Study Analyzes Incidence Rates of Lysosomal Disorders from 4 Years of Newborn Screening

Study Analyzes Incidence Rates of Lysosomal Disorders from 4 Years of Newborn Screening

A new study reported the incidence rates of Gaucher disease and three other lysosomal storage disorders in the U.S. state of Missouri after four years of newborn screening. The results for Gaucher disease matched those from previous pilot studies, researchers said.

The study, “Incidence of 4 Lysosomal Storage Disorders From 4 Years of Newborn Screening,” appeared in JAMA Pediatrics.

Lysosomal storage disorders are inherited metabolic disorders caused by deficiencies in specific enzymes, resulting in lysosomal functional defects. Lysosomes are small sacs of enzymes that function as the digestive system of a cell, degrading large molecules taken from the outside as well as obsolete components from the cell itself.

Two lysosomal storage disorders, Pompe disease and mucopolysaccharidosis I (MPS I), were recently added to the U.S. Secretary of the Department of Health and Human Services’ Recommended Uniform Screening Panel. Some states such as Missouri have legislative mandates for the universal screening of other lysosomal storage disorders, including Gaucher.

The Missouri State Public Health Laboratory has used a fluorimetric enzyme activity test, a procedure that measures an enzyme’s reaction through changes in the fluorescence of a specific compound, to screen samples from newborns for Gaucher, Pompe, MPS I, and Fabry diseases since January 2013.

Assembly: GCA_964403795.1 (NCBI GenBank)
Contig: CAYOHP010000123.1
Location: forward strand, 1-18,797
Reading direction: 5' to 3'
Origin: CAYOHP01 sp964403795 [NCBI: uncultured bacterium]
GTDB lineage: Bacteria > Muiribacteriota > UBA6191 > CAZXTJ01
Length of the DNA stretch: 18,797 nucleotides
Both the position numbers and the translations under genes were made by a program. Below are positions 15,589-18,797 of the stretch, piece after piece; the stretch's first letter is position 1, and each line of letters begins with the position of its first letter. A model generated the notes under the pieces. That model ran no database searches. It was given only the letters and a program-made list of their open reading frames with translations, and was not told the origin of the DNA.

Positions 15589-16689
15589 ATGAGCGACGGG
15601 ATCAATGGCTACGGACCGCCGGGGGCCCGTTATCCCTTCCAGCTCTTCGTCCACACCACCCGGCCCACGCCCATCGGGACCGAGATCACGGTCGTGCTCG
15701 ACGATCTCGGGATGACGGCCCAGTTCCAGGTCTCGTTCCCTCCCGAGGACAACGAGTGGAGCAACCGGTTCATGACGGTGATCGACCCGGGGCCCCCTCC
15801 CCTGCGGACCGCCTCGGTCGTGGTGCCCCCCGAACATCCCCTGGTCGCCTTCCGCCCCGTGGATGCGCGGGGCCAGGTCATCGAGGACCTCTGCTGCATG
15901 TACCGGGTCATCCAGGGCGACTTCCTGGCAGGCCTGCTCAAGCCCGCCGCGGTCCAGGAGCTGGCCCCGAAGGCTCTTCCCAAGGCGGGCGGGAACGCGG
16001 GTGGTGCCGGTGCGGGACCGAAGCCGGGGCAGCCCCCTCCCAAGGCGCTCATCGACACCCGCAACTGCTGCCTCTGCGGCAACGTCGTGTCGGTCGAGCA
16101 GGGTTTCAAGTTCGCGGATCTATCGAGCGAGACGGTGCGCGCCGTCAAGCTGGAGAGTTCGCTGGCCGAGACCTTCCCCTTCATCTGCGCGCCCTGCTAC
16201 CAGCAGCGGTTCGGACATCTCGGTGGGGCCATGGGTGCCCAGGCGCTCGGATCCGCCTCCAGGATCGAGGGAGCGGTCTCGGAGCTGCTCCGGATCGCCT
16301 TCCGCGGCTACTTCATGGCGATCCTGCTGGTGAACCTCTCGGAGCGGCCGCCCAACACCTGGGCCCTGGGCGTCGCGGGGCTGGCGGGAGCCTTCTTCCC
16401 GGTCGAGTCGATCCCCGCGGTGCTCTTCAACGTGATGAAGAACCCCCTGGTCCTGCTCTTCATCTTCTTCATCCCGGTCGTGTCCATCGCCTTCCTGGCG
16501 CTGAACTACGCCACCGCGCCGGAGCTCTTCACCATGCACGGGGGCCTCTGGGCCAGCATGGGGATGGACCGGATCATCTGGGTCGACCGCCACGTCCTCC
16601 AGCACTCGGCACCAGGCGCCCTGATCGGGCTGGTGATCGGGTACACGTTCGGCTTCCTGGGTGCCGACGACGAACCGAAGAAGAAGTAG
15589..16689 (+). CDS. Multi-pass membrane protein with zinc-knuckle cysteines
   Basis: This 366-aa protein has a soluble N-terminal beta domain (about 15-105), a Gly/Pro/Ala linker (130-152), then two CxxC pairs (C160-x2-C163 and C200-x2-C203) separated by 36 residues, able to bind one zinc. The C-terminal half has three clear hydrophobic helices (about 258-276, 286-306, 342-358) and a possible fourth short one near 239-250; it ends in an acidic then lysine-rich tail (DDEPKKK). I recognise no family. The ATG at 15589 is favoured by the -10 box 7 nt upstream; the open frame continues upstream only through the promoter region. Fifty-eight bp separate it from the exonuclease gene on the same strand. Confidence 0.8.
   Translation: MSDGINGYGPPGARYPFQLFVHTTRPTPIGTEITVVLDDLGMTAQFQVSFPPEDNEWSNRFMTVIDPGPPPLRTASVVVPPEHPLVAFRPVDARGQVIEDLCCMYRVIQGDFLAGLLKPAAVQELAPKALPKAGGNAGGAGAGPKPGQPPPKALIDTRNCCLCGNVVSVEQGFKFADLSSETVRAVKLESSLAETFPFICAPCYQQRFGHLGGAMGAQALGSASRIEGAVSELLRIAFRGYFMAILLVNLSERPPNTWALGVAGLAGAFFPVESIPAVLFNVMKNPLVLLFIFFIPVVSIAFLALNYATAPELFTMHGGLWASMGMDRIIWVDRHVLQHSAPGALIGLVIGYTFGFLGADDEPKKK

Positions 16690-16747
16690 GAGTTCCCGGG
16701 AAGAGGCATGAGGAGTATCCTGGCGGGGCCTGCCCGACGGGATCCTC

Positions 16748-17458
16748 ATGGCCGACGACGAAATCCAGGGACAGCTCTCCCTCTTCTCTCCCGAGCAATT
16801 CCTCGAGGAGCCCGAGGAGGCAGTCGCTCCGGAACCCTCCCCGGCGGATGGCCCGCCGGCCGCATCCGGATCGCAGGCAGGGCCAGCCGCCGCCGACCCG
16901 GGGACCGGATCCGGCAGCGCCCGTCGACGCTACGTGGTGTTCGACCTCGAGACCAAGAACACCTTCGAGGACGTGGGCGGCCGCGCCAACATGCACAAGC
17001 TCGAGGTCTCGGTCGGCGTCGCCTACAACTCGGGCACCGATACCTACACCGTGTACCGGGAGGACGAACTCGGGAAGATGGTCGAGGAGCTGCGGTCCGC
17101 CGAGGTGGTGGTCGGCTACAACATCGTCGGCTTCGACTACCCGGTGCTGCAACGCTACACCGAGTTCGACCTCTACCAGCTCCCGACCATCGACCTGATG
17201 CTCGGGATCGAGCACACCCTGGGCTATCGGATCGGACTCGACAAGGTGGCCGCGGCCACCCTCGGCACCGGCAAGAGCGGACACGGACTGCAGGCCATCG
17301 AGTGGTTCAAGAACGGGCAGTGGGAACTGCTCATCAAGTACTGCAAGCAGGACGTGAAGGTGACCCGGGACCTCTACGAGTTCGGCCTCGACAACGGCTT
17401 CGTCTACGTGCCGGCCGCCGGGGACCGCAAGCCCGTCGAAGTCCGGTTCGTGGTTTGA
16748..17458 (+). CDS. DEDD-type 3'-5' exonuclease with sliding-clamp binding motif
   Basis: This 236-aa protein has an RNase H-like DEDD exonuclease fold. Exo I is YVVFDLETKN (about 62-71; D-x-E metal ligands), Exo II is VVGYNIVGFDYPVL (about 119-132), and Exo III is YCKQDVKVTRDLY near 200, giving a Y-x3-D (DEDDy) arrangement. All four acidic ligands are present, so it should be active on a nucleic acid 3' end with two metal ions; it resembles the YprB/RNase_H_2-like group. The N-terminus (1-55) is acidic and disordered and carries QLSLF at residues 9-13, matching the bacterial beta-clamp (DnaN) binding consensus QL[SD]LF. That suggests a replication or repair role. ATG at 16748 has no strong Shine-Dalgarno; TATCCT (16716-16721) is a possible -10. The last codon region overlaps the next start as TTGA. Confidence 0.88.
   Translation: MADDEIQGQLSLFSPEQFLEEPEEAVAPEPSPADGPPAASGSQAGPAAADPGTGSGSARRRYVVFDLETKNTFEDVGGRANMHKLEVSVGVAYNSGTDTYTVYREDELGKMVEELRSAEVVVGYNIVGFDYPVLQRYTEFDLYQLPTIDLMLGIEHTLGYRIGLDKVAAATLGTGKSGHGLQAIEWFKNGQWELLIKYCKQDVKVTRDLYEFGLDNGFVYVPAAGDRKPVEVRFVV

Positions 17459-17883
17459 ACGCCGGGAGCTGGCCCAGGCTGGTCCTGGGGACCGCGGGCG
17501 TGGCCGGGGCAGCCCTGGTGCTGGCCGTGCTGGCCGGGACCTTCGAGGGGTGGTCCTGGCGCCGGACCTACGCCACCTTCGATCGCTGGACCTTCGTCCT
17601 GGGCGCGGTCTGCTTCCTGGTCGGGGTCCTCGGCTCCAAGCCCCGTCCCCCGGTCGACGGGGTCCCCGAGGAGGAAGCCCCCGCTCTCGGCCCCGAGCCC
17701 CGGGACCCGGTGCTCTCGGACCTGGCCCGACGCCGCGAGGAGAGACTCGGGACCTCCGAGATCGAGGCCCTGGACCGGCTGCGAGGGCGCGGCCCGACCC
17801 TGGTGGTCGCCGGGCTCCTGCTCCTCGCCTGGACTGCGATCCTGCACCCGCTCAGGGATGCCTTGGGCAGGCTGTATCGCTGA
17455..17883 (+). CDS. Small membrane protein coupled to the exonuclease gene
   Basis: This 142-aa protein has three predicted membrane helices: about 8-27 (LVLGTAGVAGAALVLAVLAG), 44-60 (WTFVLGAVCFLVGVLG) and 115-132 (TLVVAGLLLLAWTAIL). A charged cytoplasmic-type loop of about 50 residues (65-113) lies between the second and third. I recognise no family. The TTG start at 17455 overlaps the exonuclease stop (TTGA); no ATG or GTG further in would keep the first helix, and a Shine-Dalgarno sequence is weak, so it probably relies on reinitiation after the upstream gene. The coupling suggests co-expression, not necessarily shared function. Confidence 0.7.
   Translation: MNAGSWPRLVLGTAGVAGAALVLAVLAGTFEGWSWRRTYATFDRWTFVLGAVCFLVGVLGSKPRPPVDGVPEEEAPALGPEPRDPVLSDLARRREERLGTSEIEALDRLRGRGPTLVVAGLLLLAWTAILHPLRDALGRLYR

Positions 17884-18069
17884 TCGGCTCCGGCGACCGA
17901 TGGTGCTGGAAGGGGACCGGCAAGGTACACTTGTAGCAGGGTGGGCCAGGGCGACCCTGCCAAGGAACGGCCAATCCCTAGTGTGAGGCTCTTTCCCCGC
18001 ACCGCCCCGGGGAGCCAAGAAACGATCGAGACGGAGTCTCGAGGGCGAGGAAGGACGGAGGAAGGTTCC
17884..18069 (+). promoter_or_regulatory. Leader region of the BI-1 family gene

This approach “streamlines the workflow, makes efficient use of limited newborn screening materials, technical staff, and laboratory space, and allows a same-day turn-around time,” the scientists wrote.

They analyzed the four-year incidence of these disorders in about 308,000 newborns. The activity of each enzyme implicated in each of the four disorders — acid beta-glucocerebrosidase in the case of Gaucher — was measured simultaneously from dried blood spots. Samples testing positive for a specific lysosomal storage disorder were referred to genetic referral centers for confirmatory tests and follow-up.

Results showed that 133 newborns had a confirmed diagnosis of one of the four disorders, including five who had Gaucher, 32 who had Pompe, 94 who had Fabry, and two who had MPS I. Results from 19 infants were inconclusive, requiring them to be followed-up to monitor for possible late-onset disorders, investigators said.

“These results represent, to our knowledge, the longest prospective, unblinded, full-population testing and follow-up for these [lysosomal storage disorders] in the United States,” researchers wrote.

The incidence rates of Gaucher and MPS I were similar to those reported in prior pilot studies.

Regarding Pompe and Fabry, the scientists noted that Taiwan has the only other newborn screening program with longer clinical follow-up. The incidence of these two diseases in Missouri was similar to that of Taiwan but higher than in the U.S. state of Illinois. In turn, false-positive results were lower in Missouri than in Taiwan. No reports of missed lysosomal storage disorder cases have been seen to date.